Thursday, June 11, 2015

Sights and Sounds

Mini-reviews of four looks and listens from the past week:

Mr. Nobody (2009, sort of)
The qualifier on the date of this scifi film comes from its delayed release. It was shown at the Venice Film Festival in 2009 but wasn’t in general release until 2013.

The film is set in 2092 when “telomerization” has ended death by aging – except for the decrepit 118-year-old Nemo Nobody. As the “last of the mortals,” his rapidly approaching demise has become a media event. A reporter sneaks past security and interviews Nemo about his life. Nemo decides to cooperate but, to the reporter’s exasperation, relates several distinct and mutually exclusive life histories. Nemo insists that all are true and valid until he closes his options by choosing among them. Though he never explicitly says so, the parallel is plainly to elementary particles each of which follows multiple paths until you look at it.

Nemo has a car accident and doesn’t, has a motorcycle accident and doesn’t, is hospitalized and isn’t. Three women figure prominently in Nemo’s lives; he has known all of them since childhood. Nemo and the girls/women are played by different actors at different life stages. The adult Nemo, including the heavily made-up 118-y.o. version, is played by Jared Leto. One of Nemo’s lives is with Jean; on this life path he is extraordinarily successful materially but is emotionally empty. Nemo simultaneously has a middle class life with nice kids but a nightmarish marriage with the mentally ill Elise. Then there is his materially unsuccessful (at one point homeless) life that nonetheless includes true love with Anna; the teenage version of Anna is played by Juno Temple who, as usual, steals scenes. The alternate lifelines are shaped to some degree by obviously key events, such as during his childhood when he does and doesn’t choose to live with his mother when his parents divorce. However they also are deflected by butterfly effects, which is to say that seemingly insignificant alterations in decisions or happenstances nonetheless lead to radically different outcomes.

The movie has some points to make and the surreal elements work. Yes (*partial spoiler*), Nemo does at the end collapse the probability wave.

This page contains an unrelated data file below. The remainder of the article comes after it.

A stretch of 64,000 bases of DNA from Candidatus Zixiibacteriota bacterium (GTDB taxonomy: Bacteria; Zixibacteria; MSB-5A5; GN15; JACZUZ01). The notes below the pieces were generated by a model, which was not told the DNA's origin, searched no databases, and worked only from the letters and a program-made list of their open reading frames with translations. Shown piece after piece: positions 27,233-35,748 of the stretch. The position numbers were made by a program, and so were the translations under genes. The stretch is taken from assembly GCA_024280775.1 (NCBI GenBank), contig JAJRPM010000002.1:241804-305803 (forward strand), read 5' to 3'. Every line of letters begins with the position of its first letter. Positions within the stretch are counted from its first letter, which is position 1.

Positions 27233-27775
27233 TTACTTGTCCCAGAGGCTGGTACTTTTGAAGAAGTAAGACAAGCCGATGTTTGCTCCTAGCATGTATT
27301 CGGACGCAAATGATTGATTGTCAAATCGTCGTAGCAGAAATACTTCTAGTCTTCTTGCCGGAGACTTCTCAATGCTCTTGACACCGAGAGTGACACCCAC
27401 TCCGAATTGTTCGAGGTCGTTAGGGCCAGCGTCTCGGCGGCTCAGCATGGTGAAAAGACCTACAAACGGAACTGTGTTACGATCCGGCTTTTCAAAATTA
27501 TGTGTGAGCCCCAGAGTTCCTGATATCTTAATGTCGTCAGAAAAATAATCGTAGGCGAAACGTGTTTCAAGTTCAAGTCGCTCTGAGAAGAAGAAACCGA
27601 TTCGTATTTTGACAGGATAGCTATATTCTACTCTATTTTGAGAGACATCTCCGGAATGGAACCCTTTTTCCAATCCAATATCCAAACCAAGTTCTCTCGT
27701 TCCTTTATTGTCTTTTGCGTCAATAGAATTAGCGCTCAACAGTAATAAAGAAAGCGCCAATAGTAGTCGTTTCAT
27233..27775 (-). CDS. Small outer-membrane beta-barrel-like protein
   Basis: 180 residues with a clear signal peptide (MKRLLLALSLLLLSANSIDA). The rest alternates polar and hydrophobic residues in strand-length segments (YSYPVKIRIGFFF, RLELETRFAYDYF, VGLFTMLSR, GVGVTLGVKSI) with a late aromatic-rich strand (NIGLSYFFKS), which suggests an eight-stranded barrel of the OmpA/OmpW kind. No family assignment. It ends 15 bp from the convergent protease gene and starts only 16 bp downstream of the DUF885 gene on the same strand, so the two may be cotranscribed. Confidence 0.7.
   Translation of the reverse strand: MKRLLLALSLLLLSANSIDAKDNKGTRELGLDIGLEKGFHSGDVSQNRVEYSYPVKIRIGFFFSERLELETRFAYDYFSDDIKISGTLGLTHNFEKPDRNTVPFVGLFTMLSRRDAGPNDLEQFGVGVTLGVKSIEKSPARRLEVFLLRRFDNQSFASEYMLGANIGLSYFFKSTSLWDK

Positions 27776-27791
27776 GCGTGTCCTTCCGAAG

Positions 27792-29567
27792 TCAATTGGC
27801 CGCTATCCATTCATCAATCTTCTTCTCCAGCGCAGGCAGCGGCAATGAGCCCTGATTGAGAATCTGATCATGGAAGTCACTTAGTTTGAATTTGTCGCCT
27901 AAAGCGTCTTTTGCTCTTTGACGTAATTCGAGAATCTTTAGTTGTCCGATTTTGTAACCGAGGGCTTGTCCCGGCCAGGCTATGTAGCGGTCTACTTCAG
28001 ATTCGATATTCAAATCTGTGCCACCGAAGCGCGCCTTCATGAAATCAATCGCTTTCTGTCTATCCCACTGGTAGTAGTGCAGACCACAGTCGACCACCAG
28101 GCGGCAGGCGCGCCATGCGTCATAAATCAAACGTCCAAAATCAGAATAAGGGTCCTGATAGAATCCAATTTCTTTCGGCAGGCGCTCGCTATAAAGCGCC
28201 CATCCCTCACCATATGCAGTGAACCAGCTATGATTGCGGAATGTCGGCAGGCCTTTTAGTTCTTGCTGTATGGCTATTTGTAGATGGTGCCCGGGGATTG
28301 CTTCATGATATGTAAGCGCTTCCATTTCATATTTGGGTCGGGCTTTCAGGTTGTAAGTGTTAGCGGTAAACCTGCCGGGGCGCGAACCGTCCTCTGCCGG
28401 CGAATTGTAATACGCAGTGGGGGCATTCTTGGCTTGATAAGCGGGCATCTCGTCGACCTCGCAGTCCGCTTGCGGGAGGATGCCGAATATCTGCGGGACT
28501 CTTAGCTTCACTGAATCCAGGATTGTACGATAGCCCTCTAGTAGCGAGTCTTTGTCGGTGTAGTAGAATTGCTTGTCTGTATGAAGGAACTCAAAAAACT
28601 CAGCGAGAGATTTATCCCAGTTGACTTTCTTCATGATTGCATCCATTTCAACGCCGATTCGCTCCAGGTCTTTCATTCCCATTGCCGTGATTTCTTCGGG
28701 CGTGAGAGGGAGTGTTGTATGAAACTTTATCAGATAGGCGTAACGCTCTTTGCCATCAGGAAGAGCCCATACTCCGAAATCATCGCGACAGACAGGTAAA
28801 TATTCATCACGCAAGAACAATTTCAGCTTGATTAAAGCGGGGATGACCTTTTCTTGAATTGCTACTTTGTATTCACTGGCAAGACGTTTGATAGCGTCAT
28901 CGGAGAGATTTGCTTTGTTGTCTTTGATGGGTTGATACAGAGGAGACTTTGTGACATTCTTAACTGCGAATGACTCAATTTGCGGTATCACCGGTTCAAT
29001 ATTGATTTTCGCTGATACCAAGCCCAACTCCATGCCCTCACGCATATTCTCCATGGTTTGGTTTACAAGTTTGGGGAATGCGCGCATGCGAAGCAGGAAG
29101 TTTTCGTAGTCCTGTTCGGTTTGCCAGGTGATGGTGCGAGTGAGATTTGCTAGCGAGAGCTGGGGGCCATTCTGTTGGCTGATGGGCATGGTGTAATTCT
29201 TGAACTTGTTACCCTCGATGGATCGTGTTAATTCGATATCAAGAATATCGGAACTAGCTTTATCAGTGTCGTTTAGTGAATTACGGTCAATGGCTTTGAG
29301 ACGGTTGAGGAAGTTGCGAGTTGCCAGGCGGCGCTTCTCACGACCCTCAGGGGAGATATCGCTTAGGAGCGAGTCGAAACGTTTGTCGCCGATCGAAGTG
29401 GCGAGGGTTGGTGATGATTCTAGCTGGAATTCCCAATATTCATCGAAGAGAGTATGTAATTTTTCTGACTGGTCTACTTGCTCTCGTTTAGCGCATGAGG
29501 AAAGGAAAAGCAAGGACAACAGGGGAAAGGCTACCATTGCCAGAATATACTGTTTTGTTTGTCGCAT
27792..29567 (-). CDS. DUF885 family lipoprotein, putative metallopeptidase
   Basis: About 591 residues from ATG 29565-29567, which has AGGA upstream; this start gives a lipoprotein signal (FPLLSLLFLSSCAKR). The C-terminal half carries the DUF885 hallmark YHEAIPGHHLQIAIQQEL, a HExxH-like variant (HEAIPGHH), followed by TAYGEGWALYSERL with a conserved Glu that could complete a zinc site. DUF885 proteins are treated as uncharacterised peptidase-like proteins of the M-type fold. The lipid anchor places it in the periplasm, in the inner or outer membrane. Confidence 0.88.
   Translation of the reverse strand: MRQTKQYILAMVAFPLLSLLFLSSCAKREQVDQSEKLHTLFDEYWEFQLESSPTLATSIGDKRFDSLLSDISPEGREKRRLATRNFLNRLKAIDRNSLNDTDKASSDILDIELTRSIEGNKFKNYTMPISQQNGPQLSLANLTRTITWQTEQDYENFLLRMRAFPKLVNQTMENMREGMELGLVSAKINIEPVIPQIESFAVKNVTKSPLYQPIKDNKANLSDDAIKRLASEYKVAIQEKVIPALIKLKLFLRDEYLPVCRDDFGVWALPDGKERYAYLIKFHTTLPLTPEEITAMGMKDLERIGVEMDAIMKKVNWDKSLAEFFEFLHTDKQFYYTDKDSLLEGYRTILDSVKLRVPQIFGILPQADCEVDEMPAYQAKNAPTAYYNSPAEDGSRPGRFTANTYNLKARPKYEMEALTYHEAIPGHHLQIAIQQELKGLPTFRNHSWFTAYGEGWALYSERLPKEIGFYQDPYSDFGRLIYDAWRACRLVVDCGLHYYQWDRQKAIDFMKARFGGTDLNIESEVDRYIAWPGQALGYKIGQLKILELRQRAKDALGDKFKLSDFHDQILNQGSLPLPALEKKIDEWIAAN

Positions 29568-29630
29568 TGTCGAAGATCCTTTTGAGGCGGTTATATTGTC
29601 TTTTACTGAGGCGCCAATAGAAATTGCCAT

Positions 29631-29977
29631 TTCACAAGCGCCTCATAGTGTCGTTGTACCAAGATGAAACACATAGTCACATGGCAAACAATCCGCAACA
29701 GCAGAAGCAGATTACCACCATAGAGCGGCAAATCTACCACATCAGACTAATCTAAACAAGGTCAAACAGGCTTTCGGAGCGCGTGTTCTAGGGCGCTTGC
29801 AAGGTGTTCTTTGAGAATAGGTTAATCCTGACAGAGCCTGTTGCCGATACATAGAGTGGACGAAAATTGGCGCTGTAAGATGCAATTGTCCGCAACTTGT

Thumbs Up.


Jupiter Ascending (2015)
Wow. This is an awful movie…and yet… It is bad in the way the Flash Gordon serials of the 30s were bad, which, despite the completely over-the-top special effects and whiz-bang action of Jupiter Ascending, is the comparison that kept going through my head. There is some fun to be had in the badness.

For some strange reason, futuristic and alien civilizations commonly have medieval political arrangements. No exception to the rule will be found here. Jupiter Jones (Mila Kunis), a lowly toilet cleaner in Chicago, by virtue of her genetic pattern is told she is the heir to the throne of the galaxy. It comes as a surprise to her. Becoming the queen would seem only fair compensation for that horrible name were it not for the lethal intentions of her aristocratic siblings who aren’t keen on sharing their inheritance which includes the earth. Naturally, Jupiter has a bad boy would-be protector (Channing Tatum) with whom she can argue and make goo-goo eyes while they combat space-baddies. There is one difference between medieval rulers and Jupiter’s family. Medieval aristocrats and monarchs didn’t actually harvest their subjects. Yes, humans on earth are not indigenous after all; they were seeded here (and blended with native life, as they were on many other planets) so that one day they could be harvested and processed into anti-aging bath oils for the galactic one-percenters. Really.

Don’t try to make sense of it. Just watch the spaceships explode and cities crumble while Jupiter repeatedly escapes in the nick of time. There is a lot of that. A lot.

I can’t possibly give this a thumbs up. But it is a Thumbs Sideways. I personally enjoyed the badness for one viewing. Unlike the ‘30s Flash Gordons, however, which I still can re-watch with pleasure, I can’t imagine enjoying Jupiter Ascending twice.